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Your Christmas shopping rights explained: From returns and refunds to faulty or disappointing gifts

Whether buying a gift for your work Secret Santa, or masking your reaction while unwrapping a hideous jumper from your mum, negotiating Christmas gifts can be a festive minefield.

To add to the stress of ordering presents for family and friends in time for Christmas this year, strikes by Royal Mail have spelled further chaos for online retailers trying to get their products out in time to customers.

What are your rights if the present you ordered online for your partner arrives broken in the post, or if you desperately want to return that woolen mess? Here is what to do next and what you might be entitled to:

What can I do if the gift I bought is faulty?

Under the Consumer Rights Act 2015, you are entitled to goods which are of satisfactory quality, are free from faults or defects, match the description of the item you were sold, and last a reasonable time.

If an item does not meet these requirements, you are entitled to a full refund up to 30 days from purchase. If more than 30 days have elapsed but it has been less than six months, you may still be entitled to a repair or replacement of the product.

If you wish to return a faulty item you bought online, and it breaches the CRA, you do not have to pay for postage.

What are my rights if my delivery doesn’t come on time, and will I still be protected during the Royal Mail strikes?

If you paid extra to ensure an item was delivered on a particular date (including next day delivery) and it does not arrive when specified, then you can seek a refund from the retailer of the money you paid in delivery fees.

You can still claim a refund of the money you paid for delivery if your item did not arrive on time because of the Royal Mail strike action. However, it is a good idea to plan ahead and allow extra time for delivery and check dispatch times to avoid disappointment, as the impact of strikes is outside the retailer’s control.

Consumer rights expert Martyn James said that if you have purchased goods online you will have a 14-day cancellation period “in most circumstances,” so it might be best to keep checking the delivery status and cancel if it looks unlikely you will receive the item in time.

“If the delivery date seems to be going rogue you could cancel, get a full refund and go elsewhere,” Mr James said.

If my item is damaged during delivery, what should I do?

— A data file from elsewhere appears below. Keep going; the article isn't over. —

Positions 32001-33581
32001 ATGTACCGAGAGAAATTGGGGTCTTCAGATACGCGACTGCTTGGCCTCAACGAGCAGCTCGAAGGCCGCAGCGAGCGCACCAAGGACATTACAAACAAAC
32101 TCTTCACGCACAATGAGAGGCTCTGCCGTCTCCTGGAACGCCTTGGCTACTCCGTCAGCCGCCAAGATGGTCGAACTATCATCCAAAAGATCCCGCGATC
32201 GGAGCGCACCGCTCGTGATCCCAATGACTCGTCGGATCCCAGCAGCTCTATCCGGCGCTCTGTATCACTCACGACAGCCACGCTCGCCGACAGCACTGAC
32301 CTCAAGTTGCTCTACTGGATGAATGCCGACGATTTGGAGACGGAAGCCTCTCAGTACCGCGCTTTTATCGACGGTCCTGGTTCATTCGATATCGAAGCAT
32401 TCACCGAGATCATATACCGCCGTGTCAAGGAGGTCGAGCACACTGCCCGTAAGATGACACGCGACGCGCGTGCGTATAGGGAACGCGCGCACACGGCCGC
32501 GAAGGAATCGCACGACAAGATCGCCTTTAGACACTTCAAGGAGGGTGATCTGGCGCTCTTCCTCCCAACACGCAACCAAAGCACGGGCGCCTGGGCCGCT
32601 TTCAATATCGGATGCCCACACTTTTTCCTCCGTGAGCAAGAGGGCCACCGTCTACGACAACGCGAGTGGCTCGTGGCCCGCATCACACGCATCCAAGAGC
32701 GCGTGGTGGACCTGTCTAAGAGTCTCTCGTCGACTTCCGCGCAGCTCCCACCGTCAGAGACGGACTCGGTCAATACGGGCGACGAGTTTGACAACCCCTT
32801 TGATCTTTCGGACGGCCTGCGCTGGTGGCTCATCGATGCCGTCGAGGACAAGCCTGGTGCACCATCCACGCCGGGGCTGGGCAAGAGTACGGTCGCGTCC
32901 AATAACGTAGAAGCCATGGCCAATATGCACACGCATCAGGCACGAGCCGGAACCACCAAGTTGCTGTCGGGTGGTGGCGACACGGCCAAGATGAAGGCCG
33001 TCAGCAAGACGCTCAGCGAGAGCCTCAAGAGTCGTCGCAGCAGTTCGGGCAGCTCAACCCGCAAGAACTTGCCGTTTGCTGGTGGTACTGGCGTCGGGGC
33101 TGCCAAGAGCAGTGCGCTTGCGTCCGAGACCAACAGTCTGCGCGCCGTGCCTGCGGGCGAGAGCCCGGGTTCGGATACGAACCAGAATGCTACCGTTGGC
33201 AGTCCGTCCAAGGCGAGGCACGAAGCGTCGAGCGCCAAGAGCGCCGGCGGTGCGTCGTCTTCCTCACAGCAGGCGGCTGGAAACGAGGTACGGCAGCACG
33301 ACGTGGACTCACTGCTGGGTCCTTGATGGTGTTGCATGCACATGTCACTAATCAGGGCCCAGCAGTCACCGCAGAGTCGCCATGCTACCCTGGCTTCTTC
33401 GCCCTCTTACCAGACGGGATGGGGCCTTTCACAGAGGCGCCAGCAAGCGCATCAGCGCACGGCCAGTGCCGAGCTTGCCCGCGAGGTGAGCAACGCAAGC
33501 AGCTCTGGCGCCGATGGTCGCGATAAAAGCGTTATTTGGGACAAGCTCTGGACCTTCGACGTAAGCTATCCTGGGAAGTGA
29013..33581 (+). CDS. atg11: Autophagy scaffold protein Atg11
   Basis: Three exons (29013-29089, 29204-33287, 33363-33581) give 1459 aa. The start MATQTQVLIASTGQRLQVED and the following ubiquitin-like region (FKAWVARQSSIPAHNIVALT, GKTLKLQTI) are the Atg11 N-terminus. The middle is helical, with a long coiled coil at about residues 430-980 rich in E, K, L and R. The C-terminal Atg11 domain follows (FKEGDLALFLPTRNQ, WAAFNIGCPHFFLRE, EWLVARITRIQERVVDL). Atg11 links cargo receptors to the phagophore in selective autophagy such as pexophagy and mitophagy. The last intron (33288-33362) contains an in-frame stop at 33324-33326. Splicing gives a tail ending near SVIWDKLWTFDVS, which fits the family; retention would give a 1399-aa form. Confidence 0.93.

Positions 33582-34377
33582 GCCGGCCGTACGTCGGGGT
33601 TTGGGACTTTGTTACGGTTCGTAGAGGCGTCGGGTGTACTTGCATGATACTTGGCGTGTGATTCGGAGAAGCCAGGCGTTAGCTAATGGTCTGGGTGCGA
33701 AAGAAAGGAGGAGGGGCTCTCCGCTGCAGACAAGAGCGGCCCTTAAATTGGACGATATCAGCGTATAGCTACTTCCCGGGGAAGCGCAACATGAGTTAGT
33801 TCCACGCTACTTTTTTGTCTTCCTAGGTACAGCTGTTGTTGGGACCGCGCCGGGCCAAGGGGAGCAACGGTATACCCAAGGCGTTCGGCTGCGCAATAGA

Under the CRA when buying an item online and getting it shipped your contract is with the retailer – not the delivery company. Therefore you should complain to the company which sold you the item and shipped it to you, and not the courier.

In order to make the most effective consumer complaint, it is best to do it in writing (as evidence if you need to pursue the matter further) and to quote the law, according to Helen Dewdney, a consumer champion also known as The Complaining Cow.

“Be polite, objective and succinct. Outline the issues and what you want as a solution. Is it a refund? Or is it an apology?” Ms Dewdney said.

You should also provide a deadline by which you expect to get a response, and tell the retailer what you will do if you do not receive one – such as share your experience on a review website or go to the relevant ombudsman or small claims court.

Can I return a gift I don’t like and get a refund?

If you change your mind on a gift that you bought online for yourself or to give to someone else, then you have a cooling off period of 14 days, and an additional 14-day window to return the item to get a refund. Whether you pay postage is at the retailer’s discretion.

If you have received an item as a gift from someone else and there was a gift receipt alongside the product, then you can return it and get a refund, replacement, or voucher. The retailer decides what options are available to you.

If you do not receive a gift receipt, it will be up to the policies of the retailer as to whether or not you can claim anything back.

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